1.APPLE : Taiwan’s Foxconn reported a better-than expected quarterly profit on Thursday due to strong demand for technology products from clients, such as Apple Inc , as people continued to telecommute amid the COVID-19 pandemic.
The world’s largest contract electronics maker reported April-June net profit of T$29.779 billion ($1.07 billion), up 30% from a year earlier. That compared to a Refinitiv consensus estimate of T$25.98 billion drawn from 12 analysts.
Foxconn said the stronger-than-expected figures were driven by its key consumer products, mainly smartphones, as more people work and study from home globally due to the pandemic.
Formally called Hon Hai Precision Industry Co Ltd, Foxconn had in May forecast a 15% rise in second-quarter revenue, buoyed by demand for consumer devices such as the iPhones that Foxconn assembles for Apple.
Its second-quarter revenue rose 20% from a year earlier to T$1.35 trillion.
In the third quarter, Foxconn expects overall revenue to gain by 3-15% and revenue from the consumer electronics division to rise more than 15% from a year earlier.
Foxconn’s shares have risen about 16% this year. They ended flat on Thursday, in line with the broader market.
2.EBAY:- EBay Inc on Wednesday forecast current quarter revenue below analysts’ estimates, signaling that reopening economies and vaccine rollouts could be putting an end to the pandemic-led shopping boom.
In the past year, customers turned to e-commerce platforms during the coronavirus pandemic as they were home-bound for months at a stretch, but vaccine rollouts are expected to lead a return to brick-and-mortar shopping as more people step out of their homes.
EBay said it expects third-quarter revenue in the range of $2.42 billion to $2.47 billion, while analysts were expecting $2.92 billion, according to IBES data from Refinitiv.
Shares of the e-commerce firm fell 1% after the bell.
Jamie Iannone, eBay’’s chief executive, said an increase in people on the move in the spring had impacted sales, but the company’s playbook in areas such as collectibles, ads and payments was working.
“We feel like we’re coming out of the pandemic stronger than we came into it,” he said in an interview.
He said that excluding eBay’s deal to sell 80% of its Korea business to Shinsegae Group’s E-Mart Inc, the company met or exceeded forecasts.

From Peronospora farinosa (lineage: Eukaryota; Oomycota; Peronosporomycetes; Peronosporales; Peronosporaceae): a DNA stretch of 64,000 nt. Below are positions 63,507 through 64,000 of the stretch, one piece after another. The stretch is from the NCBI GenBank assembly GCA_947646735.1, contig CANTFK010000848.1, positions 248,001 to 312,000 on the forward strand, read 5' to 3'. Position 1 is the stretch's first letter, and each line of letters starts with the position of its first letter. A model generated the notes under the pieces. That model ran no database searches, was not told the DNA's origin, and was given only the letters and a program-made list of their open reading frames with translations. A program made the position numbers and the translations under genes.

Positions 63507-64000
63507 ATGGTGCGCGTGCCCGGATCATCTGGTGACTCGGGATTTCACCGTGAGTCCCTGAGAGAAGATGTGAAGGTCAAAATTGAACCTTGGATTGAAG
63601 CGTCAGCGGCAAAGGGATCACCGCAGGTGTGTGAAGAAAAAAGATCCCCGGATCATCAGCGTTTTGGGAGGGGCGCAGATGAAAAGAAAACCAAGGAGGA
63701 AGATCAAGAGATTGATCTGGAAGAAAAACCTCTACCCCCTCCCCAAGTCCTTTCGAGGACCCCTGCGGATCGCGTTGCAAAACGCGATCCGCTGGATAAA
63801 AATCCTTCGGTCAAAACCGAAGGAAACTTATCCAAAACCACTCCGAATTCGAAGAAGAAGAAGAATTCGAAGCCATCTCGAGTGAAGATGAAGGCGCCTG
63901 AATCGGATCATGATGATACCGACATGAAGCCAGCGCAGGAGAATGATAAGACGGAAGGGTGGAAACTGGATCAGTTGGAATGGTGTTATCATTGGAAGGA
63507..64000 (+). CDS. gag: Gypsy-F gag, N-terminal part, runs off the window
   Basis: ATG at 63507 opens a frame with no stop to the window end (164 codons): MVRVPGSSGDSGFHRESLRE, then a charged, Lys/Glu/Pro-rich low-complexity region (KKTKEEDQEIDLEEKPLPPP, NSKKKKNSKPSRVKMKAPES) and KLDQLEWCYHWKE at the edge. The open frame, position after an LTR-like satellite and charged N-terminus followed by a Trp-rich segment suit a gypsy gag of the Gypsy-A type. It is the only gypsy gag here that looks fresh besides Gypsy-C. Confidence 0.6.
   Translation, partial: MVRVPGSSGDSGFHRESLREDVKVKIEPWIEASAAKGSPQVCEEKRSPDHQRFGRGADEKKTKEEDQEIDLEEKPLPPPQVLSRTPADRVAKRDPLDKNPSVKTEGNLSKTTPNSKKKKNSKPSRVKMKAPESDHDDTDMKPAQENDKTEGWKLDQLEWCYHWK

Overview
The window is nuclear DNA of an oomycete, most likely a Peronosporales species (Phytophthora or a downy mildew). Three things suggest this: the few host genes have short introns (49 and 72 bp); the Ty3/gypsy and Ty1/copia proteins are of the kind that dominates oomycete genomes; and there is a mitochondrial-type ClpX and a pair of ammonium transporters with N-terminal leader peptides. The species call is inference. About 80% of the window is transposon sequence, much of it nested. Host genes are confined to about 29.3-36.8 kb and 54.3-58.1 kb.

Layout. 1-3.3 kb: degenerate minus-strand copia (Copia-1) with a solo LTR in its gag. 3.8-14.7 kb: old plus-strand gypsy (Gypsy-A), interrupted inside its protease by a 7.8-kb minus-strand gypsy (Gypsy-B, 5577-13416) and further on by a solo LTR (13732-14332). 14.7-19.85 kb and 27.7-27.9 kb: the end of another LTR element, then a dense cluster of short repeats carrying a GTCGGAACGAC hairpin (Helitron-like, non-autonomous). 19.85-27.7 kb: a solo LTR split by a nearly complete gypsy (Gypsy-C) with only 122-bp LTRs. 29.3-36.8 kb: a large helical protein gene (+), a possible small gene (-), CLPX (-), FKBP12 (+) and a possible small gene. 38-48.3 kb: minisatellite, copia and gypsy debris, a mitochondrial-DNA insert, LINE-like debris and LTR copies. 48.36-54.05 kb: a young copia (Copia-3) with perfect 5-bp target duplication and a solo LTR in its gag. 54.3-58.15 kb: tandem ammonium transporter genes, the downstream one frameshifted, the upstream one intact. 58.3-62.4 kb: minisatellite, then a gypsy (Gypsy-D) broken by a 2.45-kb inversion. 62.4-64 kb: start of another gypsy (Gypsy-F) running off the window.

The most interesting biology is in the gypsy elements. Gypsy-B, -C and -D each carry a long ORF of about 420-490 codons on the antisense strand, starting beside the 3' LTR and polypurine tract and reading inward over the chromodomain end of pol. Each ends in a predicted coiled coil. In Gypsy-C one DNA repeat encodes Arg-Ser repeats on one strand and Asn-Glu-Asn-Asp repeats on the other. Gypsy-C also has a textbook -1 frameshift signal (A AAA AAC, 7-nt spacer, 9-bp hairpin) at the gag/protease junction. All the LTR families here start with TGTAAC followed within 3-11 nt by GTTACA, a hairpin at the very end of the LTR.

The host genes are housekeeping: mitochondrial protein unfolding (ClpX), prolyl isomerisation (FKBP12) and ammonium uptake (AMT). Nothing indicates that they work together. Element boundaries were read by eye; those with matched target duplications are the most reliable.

3.Mc DONALD:- McDonald’s Corp will require its U.S.-based office workers to be vaccinated against the coronavirus and will delay a return of employees to its offices until at least October, the fast-food giant said on Wednesday.
The company joined New York Stock Exchange and NBCUniversal in adopting a vaccination policy on Wednesday as a result of the resurgence of COVID-19 cases in the United States due to the Delta variant.
In recent weeks, major companies including Alphabet Inc’s Google, Uber Technologies Inc and Facebook Inc said all their U.S. employees must get vaccinated to step into offices after new guidance from U.S. Centers for Disease Control and Prevention that requires fully vaccinated individuals to wear masks.
McDonald’s said in an internal note obtained by Reuters it was pushing back office reopening to Oct. 11 from Sept. 7 to allow employees time to get vaccinated.
The company said the vaccination requirement does not apply to employees of McDonald’s restaurants, whether corporate-owned and franchised.
4.GOOGLE:-A bipartisan trio of senators introduced a bill that would rein in app stores of companies they said exert too much market control, including Apple Inc and Alphabet Inc’s Google.
Democratic Senators Richard Blumenthal and Amy Klobuchar teamed up with Republican Senator Marsha Blackburn to sponsor the bill, which would bar big app stores from requiring app providers to use their payment system. It would also prohibit them from punishing apps that offer different prices or conditions through another app store or payment system.
“I found this predatory abuse of Apple and Google so deeply offensive on so many levels,” Blumenthal said in an interview Wednesday. “Their power has reached a point where they are impacting the whole economy in stifling and strangling innovation.”
Blumenthal said he expected companion legislation in the House of Representatives “very soon.”
The stakes are high for Apple, whose App Store anchors its $53.8 billion services business as the smartphone market has matured.
.5.ASTRA ZENECA – No new cases of a rare and severe blood clots following vaccination with AstraZeneca’s COVID shot have been reported in Britain in recent weeks after a decision to restrict its use in under-40s, British scientists said on Wednesday.
Vaccine-induced immune thrombocytopenia and thrombosis (VITT) is a combination of blot clots and low platelet levels which has been labelled as a rare side effect of the viral vector COVID vaccines made by AstraZeneca and Johnson & Johnson .
A higher occurrence of the side-effect in younger people has led to many countries to put age restrictions on AstraZeneca’s shot.
Around 85% of those who suffered rare blood clots after vaccination with AstraZeneca’s COVID-19 shot in Britain were under 60 even though more of the shots were given to the elderly, the study found, in one of the fullest characterisations of the syndrome so far.
It found that in those aged under 50, incidence was around 1 in 50,000, in line with previous estimates, and experts said the study reinforced prior understanding of risk-benefit calculation of vaccination.